A “Meet the Artists” Public Reception will be held on Saturday, October 4, from 2:00 to 4:00 pm, at the Gallery to honor all the artists participating in the fall show.
In light of the very public death of Robin Williams, and in the spirit of Blogging for Mental Health 2014, I wanted to reveal some of the really challenging things that depressed people live with. (I’ve bolded the ones that have been particularly pernicious for me.) Many of these symptoms and tendencies seem innocuous or unimportant, but they can add up to an unbearable life.
Yesterday morning a Facebook friend posted this, and I thought this sentiment should spread far and wide, so I am attempting to make it a meme.
Please help me sent these thoughts across the multiverse. Reblog, rewrite, use the Fairy Gardens or add your own image of peace and healing, and please, please invite others to share.
I’m tempted to say something about Gaza, the children at the Mexican border, Ukraine/Russia, Ebola. No matter my opinion or point of view, it would only add to the rancor, bitterness and outrage that’s swirling, swirling. What a tangle. I will not contribute to the toxic energy.No. Instead of a rant, here are some lovely fairy gardens made with broken pots. That’s the best I can do.
May the situations at hand unwind without spinning out of control. Please. Thank you.
Please reblog and share everywhere. Have a peaceful day. love, Patrise
When my father was in Hospice in has last three days of life, he relaxed, grateful that no one was forcing him to eat or go to appointments. He dozed, phasing in and out of awakening. He heard a wisp of something and asked me:
“What is that beautiful song?”
I listened, and heard the strains of The Godfather’s haunting theme, floating in from someone’s tv down the hall.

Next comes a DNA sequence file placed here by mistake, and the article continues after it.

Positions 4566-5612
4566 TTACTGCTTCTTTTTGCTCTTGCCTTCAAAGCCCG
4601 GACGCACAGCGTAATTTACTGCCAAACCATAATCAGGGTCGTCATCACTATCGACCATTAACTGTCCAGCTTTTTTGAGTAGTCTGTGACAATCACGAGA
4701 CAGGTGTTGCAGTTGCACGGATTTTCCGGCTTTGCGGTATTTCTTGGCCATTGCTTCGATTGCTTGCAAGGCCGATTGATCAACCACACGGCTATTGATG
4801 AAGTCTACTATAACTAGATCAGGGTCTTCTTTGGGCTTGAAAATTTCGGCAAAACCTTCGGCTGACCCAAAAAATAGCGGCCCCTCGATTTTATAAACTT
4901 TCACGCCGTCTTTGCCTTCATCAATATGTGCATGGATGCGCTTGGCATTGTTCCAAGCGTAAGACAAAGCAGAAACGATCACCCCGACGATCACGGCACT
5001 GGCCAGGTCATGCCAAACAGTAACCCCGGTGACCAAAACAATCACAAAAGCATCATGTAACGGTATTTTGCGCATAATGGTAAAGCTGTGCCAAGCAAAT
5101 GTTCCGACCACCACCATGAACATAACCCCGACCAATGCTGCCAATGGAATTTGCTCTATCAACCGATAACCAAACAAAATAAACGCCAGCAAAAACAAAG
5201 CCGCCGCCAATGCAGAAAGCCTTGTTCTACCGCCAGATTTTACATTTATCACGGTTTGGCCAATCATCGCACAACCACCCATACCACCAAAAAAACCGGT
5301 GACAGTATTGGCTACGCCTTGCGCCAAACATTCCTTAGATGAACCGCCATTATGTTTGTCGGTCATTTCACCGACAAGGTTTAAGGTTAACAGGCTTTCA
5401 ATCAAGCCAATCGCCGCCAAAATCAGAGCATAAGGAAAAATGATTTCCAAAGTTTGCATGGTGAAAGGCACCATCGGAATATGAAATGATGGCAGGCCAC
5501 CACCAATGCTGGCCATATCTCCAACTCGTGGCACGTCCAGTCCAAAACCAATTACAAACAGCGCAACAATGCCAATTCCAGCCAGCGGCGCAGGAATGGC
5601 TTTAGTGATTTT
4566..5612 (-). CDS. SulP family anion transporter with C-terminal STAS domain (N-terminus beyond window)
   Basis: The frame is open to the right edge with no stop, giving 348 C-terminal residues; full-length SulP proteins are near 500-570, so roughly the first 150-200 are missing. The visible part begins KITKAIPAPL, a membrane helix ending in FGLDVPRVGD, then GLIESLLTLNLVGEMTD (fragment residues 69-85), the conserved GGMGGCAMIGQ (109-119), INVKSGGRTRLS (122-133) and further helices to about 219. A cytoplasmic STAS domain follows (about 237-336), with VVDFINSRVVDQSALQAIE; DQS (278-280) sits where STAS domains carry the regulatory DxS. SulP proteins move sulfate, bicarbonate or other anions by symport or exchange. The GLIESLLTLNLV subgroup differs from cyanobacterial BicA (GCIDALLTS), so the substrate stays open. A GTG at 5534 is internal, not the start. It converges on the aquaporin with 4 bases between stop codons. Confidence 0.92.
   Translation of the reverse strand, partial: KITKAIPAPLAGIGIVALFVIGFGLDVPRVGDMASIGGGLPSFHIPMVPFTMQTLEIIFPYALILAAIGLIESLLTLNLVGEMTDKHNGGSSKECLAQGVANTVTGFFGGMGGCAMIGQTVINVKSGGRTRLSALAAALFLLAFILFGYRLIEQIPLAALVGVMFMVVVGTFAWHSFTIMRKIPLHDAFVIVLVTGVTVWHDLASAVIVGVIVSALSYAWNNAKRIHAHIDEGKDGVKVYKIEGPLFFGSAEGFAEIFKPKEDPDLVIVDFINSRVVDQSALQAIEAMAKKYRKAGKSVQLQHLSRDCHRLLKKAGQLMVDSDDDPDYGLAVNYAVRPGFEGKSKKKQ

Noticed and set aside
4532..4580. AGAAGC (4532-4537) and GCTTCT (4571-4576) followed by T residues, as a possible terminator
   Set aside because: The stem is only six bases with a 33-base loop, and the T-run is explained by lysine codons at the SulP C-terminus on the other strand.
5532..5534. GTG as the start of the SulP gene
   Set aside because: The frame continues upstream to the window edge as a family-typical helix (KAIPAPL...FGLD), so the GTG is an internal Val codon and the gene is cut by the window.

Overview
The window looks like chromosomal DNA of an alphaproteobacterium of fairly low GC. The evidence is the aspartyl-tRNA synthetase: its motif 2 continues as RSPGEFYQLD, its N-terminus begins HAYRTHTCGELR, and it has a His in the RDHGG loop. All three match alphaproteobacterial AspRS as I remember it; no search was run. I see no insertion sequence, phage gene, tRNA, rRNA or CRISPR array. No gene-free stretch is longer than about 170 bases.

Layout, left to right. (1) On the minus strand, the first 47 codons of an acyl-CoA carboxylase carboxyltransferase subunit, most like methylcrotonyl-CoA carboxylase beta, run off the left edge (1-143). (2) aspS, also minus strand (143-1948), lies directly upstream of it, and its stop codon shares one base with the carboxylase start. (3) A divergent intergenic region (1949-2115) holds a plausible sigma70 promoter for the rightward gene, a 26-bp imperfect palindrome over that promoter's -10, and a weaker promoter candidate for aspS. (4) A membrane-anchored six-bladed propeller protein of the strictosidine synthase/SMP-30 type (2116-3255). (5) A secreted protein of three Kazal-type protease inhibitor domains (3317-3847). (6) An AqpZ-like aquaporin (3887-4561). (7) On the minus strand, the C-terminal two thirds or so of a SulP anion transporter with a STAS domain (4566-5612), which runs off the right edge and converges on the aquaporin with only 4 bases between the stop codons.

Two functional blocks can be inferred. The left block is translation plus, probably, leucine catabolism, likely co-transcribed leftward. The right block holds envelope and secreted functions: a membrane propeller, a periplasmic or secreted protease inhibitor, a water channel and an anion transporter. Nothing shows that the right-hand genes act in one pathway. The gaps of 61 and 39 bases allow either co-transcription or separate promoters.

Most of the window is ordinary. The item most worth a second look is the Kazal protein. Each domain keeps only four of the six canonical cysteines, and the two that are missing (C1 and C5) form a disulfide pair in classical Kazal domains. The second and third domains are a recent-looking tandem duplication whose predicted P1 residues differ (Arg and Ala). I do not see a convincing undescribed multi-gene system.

He began to sing “Dah, dada da, da dah,” very softly.
Inspired, I went to his home, got a portable music player and grabbed some cassettes from the car. They were the filled with the theater pipe organ music he adored, and I hurried back. When I tucked the light headset around his ears, his eyes flew open and he beamed at me, grinning with delight. For the next 2 days, he smiled and dreamed and hummed along to his favorite tunes.
Later that day I went to the meditation garden and heard a song come, not on the breeze but into my mind. It was Greensleeves, my mother’s favorite tune. I shivered, then welcomed her gladly. She had been gone nearly 9 years by that time. I felt as if she walked with me back to his bedside for those final hours.
Last night’s concert (see previous post)was a heart-overflowing event where the music community showed love and support for its own. But what about that which they offer us? What is the value of music?
Music & Memory is a non-profit that brings personalized music into the lives of the elderly and infirm, training nursing home staff and elder care professionals to create and provide personalized playlists to enable those with memory and cognitive disorders to reconnect with the world.
My dear friend Terry Nicholetti, a DC actor, has known about this power for years. She cares for her 94 year old mother, who long ago lost her capacity to remember or even speak, the result of Alzheimer’s disease. Terry takes her guitar to of the nursing home and plays old-timey songs for the Memory-Care patients, most of whom do not speak or even interact. They often will respond with enthusiasm, some even singing along. Their musical memory is intact when other pathways may be long gone.
“American culture is wrong: there is actually life beyond adulthood. The aging we experience holds very important learning and lessons. Theres the opportunity to live and grow and become elders. No pill does that.”